By: Lance T. Denha, Esq.
The next time you think about transferring title, be certain how the type of conveyance will affect your title insurance policy.
Most investors have either heard of or use a Quit Claim Deed as a method of granting title to another person or entity (i.e. LLC, S-Corp, Trust, etc.) This method is of liability protection is popular. The reason it is popular among individuals is primarily due to the fact that mostly all conventional lenders require an investor to guarantee and take title to property in his or her personal name. However, once a loan is closed, investors typically use a Quit Claim Deed to move title into an entity with some form of liability protection.
What is the difference between a Quit Claim Deed and a Warranty Deed? A Quit Claim Deed does not give a statement of warranty, leaving very little protection to the actual transfer. The Grantor essentially tells the beneficiary of the document that it does not warrant what (s)he owns, but is transferring the property the grantor thinks and assumes (s)he owns. There is no recourse if there is a problem with the title.
As an example, let’s assume an investor purchased property and received a Warranty Deed and owner’s title insurance policy. S(he )then transfers the property to their spouse, a living trust or a related corporation for estate planning, tax or business purposes. After the transfer, a title defect is discovered. If they transferred the property via Quit Claim Deed, the grantee has no recourse against you, since the property had been Quit Claimed. Therefore they would lose their right to make a claim under their title policy. On the other hand, if you transfer the property by Warranty Deed, upon discovery of the title defect, the grantee may maintain an action against you for breach of the title warranties inherent in a Warranty Deed. This could then permit you, as insured under your title insurance policy to make a claim.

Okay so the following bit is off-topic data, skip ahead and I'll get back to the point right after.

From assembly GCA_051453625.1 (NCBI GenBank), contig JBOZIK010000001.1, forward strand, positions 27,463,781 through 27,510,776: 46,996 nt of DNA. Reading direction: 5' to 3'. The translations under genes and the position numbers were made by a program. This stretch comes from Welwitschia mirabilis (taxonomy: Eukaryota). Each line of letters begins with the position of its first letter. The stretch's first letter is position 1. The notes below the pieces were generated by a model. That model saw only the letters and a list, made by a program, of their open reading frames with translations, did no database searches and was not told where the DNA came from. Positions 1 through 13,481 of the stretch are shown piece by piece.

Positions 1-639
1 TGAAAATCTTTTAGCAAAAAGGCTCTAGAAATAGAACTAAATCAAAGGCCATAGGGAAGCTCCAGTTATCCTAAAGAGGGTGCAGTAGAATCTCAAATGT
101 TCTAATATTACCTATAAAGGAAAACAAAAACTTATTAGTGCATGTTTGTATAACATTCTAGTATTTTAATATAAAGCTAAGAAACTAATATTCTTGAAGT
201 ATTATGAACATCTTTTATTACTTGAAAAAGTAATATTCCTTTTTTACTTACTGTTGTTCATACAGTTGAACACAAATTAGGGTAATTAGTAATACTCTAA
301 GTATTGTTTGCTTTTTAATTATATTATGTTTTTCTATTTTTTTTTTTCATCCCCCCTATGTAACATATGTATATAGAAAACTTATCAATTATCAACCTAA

I know you may have heard and will continue to hear individuals in the real estate field and professionals talk about Quit Claiming property out of your personal name for asset protection. While this is very well true, the potential pitfall to keep in mind when doing so is that it may very well nullify the title policy that was obtained initially when the property was first purchased by that particular individual in his/her personal name. Once the title of the property is conveyed to the new entity, the Quit Claim warrants nothing for the new title holder which would be your entity! If a title issue where to arise after the property had been Quit Claimed to the new entity, it is highly likely that the title policy would not cover the entity’s claim.
As always, it is highly recommended to consult with an attorney before transferring title to any person or entity. Also be certain the attorney is asking the right questions to make the determination before transferring your property via Quit Claim Deed. It is also imperative as an investor that you ask the proper questions and confirm that any conveyance of property is done in the right manner and with the proper protections in place to preserve your rights under the title insurance policy.